Darran O’Sullivan will line out at corner-forward for the Kerry footballers when they take on Clare in the All-Ireland quarter-final today, he feels the men from the Banner County have proved a lot of people wrong in 2016.
It’s the second time the sides will meet in this year’s championship which is a flaw in the structure of the competition according to O’Sullivan. “It’s not ideal the fact it was only a game or so we played them but that just shows the flaws of the championship and we can’t do anything about that”.
At the beginning of June, Kerry had a twelve points to spare over Clare in their Munster semi-final tie. The lively attacker doesn’t feel complacency will be an issue in their camp. “It’s a quarter-final you’re in Croke Park and for me this is where the real serious stuff starts and it doesn’t matter who you’re playing, it’s a quarter-final a chance to get to a semi-final and that’s what it’s about this time of year beating whoever is put in front of you it doesn’t matter who it is”.
In championship the sides have met three times since 2012. Darran says a visible improvement has been evident in Clare in their recent encounters and believes the whole country is beginning to acknowledge that based on their qualifier run. “Clare have proved a lot of people wrong this year, I suppose we’ve played them a good bit the last few years and we’ve actually seen the improvement year on year and I think the rest of the country is starting to see that now”.
Although they’re unbeaten so far in the 2016 championship, O’Sullivan and his teammates are dissatisfied with their performances to date.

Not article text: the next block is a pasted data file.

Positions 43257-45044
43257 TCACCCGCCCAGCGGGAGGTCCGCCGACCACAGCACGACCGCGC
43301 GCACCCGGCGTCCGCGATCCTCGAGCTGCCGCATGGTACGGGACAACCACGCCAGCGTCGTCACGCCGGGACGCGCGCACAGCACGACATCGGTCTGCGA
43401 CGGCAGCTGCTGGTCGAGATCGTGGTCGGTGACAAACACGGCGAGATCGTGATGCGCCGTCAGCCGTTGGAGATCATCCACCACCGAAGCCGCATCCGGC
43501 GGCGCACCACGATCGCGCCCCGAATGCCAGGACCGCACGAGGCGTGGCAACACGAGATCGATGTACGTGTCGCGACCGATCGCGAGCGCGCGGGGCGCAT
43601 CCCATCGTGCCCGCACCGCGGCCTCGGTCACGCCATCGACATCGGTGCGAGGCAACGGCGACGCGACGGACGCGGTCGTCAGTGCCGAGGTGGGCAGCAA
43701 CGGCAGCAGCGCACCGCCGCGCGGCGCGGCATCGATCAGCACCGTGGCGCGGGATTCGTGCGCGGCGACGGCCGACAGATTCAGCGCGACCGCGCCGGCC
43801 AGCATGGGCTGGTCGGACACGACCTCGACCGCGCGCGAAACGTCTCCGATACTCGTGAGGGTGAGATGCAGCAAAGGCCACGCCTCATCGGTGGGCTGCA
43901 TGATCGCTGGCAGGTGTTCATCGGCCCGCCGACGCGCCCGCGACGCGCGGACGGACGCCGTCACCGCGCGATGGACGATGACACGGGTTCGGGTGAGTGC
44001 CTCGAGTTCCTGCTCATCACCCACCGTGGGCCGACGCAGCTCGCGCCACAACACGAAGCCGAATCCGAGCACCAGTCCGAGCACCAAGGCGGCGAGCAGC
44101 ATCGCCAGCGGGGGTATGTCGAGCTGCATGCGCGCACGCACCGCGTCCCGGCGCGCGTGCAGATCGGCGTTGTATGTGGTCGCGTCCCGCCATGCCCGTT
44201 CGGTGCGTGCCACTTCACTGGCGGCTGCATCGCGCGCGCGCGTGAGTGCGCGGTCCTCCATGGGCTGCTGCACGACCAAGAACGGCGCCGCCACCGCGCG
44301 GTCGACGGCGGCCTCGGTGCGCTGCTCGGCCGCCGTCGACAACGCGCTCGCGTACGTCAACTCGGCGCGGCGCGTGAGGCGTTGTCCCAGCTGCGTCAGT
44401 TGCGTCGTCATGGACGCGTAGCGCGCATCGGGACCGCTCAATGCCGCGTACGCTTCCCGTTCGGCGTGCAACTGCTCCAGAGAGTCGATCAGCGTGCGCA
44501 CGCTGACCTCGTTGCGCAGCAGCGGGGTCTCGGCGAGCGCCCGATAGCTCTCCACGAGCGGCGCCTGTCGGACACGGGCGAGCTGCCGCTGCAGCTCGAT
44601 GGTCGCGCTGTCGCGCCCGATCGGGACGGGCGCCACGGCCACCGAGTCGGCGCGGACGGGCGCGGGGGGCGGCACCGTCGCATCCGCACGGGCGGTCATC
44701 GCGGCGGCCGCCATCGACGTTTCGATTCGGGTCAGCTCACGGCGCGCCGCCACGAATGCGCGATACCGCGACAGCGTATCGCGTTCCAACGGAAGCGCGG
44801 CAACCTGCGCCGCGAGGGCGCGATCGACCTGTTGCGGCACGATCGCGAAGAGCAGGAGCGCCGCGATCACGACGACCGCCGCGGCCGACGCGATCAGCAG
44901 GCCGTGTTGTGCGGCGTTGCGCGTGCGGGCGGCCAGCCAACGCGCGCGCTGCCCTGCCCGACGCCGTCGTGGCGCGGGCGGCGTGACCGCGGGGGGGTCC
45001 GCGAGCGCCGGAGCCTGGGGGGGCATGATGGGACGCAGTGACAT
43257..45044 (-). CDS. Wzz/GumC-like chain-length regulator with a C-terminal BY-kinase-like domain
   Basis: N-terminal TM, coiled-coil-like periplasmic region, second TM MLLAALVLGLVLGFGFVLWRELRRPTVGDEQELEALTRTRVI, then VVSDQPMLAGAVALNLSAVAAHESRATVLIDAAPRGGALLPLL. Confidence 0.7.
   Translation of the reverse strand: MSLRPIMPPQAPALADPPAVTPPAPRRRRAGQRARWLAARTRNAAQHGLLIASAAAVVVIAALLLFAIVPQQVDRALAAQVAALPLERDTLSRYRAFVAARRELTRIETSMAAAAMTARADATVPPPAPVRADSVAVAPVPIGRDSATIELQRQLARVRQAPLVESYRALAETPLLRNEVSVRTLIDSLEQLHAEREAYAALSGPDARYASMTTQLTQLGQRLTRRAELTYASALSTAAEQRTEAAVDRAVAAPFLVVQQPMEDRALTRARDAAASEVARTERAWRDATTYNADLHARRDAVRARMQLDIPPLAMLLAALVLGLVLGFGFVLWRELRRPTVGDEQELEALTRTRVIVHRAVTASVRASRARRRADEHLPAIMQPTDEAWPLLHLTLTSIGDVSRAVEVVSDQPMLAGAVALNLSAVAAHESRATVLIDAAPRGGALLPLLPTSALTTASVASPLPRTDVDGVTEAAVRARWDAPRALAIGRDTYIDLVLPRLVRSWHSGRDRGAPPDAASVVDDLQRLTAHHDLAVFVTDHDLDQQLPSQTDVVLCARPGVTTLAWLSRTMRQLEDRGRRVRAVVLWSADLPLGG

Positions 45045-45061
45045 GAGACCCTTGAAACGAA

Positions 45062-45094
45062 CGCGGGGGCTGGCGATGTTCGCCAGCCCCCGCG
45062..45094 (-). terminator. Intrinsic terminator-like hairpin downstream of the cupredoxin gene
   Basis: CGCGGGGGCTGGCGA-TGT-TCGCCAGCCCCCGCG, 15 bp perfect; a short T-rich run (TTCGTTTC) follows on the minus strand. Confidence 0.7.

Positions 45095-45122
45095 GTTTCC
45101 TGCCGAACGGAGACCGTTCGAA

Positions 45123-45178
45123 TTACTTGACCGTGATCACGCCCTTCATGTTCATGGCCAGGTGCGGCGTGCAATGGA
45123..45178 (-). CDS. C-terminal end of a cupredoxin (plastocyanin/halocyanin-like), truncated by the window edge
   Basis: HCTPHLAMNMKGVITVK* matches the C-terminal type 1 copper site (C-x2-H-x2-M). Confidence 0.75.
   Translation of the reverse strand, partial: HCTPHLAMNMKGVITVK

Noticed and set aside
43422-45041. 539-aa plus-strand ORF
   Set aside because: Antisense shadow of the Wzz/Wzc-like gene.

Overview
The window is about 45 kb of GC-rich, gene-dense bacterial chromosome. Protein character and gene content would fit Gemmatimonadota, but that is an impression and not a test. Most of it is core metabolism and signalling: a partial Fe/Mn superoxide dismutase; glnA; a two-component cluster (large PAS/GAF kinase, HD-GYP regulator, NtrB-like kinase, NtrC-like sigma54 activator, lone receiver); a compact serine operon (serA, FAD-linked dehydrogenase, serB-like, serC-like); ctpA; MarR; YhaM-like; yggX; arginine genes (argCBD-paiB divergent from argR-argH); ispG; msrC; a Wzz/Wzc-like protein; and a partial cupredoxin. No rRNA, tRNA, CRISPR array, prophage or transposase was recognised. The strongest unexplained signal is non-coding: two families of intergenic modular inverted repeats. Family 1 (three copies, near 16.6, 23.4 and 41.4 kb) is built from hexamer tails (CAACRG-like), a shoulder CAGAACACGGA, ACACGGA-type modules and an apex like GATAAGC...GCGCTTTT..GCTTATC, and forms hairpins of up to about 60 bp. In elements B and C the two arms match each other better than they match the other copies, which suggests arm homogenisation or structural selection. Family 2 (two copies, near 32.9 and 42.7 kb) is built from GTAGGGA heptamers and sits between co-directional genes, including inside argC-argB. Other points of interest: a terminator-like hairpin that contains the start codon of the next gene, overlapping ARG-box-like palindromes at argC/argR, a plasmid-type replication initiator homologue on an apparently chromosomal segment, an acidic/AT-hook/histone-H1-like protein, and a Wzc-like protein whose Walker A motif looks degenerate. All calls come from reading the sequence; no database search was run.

“Obviously there were areas of our game first round of Munster we weren’t happy with and there were areas of the game in the Munster Final we weren’t happy about so I think every game you go out you’re trying to improve that small bit so from a personal and team point of view you don’t really focus in on who you’re playing, it’s about improving every day you go out”.
Pointing to the style of play both Clare and Tipperary operate off, the Glenbeigh-Glencar man is of the view that more players will be motivated to try and make the county squad. “If you look at the way Clare and Tipperary are playing their football at the moment younger players in the County must be thinking ‘I want to be on that team’, they’re very much hurling counties but you can imagine the way they’re playing football young fellas are looking on forward to push on and try get on those teams”.
“Any team can get fit and get strong, I think most teams are doing the strength and conditioning but not every team is trying to play football in a certain way and I just think fair play to Clare and Tipperary and a lot of teams in Munster that’s the way they’re trying to go about it, obviously everyone is trying to get fit and strong but that’s only half the battle I think the football Clare and Tipperary have played up to now has been top quality and they’re using their strengths”